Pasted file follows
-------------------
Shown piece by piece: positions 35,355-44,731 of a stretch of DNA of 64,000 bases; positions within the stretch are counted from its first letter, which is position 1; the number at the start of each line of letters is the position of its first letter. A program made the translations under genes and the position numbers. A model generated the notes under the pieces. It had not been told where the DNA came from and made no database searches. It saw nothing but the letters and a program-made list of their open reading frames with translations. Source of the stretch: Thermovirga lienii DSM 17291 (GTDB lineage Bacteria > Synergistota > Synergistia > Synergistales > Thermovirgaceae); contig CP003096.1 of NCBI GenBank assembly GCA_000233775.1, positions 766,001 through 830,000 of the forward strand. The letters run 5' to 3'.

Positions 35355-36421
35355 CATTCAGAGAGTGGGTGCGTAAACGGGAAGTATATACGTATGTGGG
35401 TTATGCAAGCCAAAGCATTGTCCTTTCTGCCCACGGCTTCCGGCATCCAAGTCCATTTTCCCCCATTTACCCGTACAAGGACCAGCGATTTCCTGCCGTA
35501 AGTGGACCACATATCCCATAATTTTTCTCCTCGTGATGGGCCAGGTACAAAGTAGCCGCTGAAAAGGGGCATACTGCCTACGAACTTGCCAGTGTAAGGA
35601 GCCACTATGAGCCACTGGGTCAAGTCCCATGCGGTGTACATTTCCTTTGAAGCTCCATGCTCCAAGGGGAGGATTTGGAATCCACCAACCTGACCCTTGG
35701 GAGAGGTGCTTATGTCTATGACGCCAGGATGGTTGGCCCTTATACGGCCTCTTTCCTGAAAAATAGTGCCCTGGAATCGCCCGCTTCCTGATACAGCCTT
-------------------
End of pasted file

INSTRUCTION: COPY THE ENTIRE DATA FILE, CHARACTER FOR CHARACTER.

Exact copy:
Shown piece by piece: positions 35,355-44,731 of a stretch of DNA of 64,000 bases; positions within the stretch are counted from its first letter, which is position 1; the number at the start of each line of letters is the position of its first letter. A program made the translations under genes and the position numbers. A model generated the notes under the pieces. It had not been told where the DNA came from and made no database searches. It saw nothing but the letters and a program-made list of their open reading frames with translations. Source of the stretch: Thermovirga lienii DSM 17291 (GTDB lineage Bacteria > Synergistota > Synergistia > Synergistales > Thermovirgaceae); contig CP003096.1 of NCBI GenBank assembly GCA_000233775.1, positions 766,001 through 830,000 of the forward strand. The letters run 5' to 3'.

Positions 35355-36421
35355 CATTCAGAGAGTGGGTGCGTAAACGGGAAGTATATACGTATGTGGG
35401 TTATGCAAGCCAAAGCATTGTCCTTTCTGCCCACGGCTTCCGGCATCCAAGTCCATTTTCCCCCATTTACCCGTACAAGGACCAGCGATTTCCTGCCGTA
35501 AGTGGACCACATATCCCATAATTTTTCTCCTCGTGATGGGCCAGGTACAAAGTAGCCGCTGAAAAGGGGCATACTGCCTACGAACTTGCCAGTGTAAGGA
35601 GCCACTATGAGCCACTGGGTCAAGTCCCATGCGGTGTACATTTCCTTTGAAGCTCCATGCTCCAAGGGGAGGATTTGGAATCCACCAACCTGACCCTTGG
35701 GAGAGGTGCTTATGTCTATGACGCCAGGATGGTTGGCCCTTATACGGCCTCTTTCCTGAAAAATAGTGCCCTGGAATCGCCCGCTTCCTGATACAGCCTT